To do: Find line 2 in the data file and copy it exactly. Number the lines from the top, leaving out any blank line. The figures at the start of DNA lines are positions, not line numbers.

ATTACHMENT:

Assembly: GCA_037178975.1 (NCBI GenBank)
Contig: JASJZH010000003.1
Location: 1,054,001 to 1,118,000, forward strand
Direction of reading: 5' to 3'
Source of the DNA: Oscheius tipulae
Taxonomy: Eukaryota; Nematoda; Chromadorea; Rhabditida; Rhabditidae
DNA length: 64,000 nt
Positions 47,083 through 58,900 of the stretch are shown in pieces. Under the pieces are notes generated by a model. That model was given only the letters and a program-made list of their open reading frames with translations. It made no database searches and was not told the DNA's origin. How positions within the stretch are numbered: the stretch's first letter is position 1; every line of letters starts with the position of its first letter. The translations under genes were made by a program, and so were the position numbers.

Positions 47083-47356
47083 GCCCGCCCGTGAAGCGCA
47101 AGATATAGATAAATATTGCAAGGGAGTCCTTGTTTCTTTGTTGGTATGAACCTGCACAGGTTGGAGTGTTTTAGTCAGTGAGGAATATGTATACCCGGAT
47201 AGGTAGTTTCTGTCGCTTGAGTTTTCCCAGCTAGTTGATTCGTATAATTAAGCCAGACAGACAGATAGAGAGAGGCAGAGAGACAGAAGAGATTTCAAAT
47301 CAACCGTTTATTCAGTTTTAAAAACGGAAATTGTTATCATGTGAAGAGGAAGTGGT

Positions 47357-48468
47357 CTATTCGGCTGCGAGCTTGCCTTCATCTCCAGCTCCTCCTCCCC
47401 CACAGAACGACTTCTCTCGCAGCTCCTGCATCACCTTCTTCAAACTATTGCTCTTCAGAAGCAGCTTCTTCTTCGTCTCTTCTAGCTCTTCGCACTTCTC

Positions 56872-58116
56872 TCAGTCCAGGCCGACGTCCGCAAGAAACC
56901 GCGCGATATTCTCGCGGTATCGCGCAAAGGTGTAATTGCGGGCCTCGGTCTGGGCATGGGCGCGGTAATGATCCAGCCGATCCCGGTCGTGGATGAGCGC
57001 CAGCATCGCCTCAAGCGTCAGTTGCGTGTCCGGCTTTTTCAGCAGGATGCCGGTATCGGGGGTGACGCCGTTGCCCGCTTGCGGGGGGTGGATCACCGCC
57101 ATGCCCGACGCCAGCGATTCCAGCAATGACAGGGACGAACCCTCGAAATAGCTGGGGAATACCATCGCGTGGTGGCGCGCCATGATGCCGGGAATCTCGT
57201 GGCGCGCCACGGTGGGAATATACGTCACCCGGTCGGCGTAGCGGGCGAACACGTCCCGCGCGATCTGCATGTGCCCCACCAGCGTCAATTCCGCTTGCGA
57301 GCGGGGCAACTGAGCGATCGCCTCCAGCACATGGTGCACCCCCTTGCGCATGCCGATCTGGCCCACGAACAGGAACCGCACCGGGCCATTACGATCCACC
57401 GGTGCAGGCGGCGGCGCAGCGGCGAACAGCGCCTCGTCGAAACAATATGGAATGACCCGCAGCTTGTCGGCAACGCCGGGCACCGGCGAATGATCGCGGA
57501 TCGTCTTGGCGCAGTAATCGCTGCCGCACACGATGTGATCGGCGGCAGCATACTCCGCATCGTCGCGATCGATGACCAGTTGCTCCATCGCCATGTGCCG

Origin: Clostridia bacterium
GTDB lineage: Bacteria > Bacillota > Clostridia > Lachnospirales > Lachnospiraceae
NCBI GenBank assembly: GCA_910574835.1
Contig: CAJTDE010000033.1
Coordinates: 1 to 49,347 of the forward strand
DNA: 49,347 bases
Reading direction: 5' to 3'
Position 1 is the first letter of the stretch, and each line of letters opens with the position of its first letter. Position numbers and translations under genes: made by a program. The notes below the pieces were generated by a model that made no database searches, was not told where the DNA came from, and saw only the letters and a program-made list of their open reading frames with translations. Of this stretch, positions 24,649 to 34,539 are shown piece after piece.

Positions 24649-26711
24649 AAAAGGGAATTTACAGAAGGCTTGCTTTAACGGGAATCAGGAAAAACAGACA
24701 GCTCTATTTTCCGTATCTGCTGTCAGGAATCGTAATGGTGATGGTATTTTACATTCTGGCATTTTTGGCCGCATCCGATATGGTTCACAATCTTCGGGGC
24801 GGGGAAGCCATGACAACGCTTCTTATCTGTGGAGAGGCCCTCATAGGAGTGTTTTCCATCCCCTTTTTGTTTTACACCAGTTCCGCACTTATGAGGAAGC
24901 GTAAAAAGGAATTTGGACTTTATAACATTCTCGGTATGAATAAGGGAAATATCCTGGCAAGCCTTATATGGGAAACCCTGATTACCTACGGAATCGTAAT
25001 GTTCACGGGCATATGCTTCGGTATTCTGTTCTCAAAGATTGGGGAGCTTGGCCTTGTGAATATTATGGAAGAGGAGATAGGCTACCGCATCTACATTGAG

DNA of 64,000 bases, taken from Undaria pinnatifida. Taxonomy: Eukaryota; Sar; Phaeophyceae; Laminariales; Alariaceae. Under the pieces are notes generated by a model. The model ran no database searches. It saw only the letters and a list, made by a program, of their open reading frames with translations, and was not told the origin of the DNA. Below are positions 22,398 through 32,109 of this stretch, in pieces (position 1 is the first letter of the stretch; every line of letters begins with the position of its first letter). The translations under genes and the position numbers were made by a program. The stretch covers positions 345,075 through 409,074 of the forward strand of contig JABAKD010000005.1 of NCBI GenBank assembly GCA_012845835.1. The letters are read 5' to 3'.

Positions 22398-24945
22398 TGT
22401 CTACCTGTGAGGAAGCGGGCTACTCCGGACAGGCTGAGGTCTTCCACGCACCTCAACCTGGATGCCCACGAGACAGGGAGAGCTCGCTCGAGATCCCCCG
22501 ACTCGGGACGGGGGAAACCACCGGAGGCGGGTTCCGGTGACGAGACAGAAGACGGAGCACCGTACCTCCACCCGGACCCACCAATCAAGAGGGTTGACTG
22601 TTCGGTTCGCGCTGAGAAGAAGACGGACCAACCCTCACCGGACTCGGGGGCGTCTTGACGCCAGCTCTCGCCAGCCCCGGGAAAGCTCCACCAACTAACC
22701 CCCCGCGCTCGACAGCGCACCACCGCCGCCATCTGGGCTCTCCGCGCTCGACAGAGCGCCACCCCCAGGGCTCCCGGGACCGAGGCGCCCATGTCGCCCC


Contig: JASJZH010000003.1